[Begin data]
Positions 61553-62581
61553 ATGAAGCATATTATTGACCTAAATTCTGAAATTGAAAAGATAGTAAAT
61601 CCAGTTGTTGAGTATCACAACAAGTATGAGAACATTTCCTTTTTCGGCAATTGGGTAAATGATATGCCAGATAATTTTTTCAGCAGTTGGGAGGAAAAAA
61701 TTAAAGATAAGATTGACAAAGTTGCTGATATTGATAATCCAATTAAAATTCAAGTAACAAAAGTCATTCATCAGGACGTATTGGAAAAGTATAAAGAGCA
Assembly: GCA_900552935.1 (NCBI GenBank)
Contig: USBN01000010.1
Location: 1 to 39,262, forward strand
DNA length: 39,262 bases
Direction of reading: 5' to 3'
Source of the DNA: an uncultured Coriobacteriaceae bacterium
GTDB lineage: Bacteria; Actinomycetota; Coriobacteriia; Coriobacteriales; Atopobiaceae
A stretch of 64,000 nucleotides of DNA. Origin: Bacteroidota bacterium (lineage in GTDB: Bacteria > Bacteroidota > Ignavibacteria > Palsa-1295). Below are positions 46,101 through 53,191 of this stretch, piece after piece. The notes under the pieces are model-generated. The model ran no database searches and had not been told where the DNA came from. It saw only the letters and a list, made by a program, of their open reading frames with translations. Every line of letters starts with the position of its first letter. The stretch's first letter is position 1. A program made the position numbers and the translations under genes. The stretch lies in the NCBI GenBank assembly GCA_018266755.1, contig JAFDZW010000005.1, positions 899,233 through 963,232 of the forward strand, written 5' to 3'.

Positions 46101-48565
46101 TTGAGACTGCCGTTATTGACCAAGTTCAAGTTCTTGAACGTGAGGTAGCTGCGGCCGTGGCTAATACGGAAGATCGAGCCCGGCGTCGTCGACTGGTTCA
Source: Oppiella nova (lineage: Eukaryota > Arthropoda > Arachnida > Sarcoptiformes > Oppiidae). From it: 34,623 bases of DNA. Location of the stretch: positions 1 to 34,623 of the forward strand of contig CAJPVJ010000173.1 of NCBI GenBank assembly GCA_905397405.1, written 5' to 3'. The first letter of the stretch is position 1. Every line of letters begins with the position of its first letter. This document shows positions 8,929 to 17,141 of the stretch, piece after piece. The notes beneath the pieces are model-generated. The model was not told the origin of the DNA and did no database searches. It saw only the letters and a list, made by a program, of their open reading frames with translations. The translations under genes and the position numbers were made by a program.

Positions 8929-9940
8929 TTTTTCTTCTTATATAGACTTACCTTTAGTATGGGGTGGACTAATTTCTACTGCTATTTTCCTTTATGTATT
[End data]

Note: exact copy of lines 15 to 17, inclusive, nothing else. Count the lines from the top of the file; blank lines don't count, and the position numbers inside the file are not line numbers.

Source: Oppiella nova (lineage: Eukaryota > Arthropoda > Arachnida > Sarcoptiformes > Oppiidae). From it: 34,623 bases of DNA. Location of the stretch: positions 1 to 34,623 of the forward strand of contig CAJPVJ010000173.1 of NCBI GenBank assembly GCA_905397405.1, written 5' to 3'. The first letter of the stretch is position 1. Every line of letters begins with the position of its first letter. This document shows positions 8,929 to 17,141 of the stretch, piece after piece. The notes beneath the pieces are model-generated. The model was not told the origin of the DNA and did no database searches. It saw only the letters and a list, made by a program, of their open reading frames with translations. The translations under genes and the position numbers were made by a program.

Positions 8929-9940
8929 TTTTTCTTCTTATATAGACTTACCTTTAGTATGGGGTGGACTAATTTCTACTGCTATTTTCCTTTATGTATT